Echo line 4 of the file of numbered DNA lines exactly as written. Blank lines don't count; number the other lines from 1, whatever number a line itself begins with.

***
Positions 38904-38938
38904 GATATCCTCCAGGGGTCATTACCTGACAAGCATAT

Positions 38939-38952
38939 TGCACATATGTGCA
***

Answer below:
38939 TGCACATATGTGCA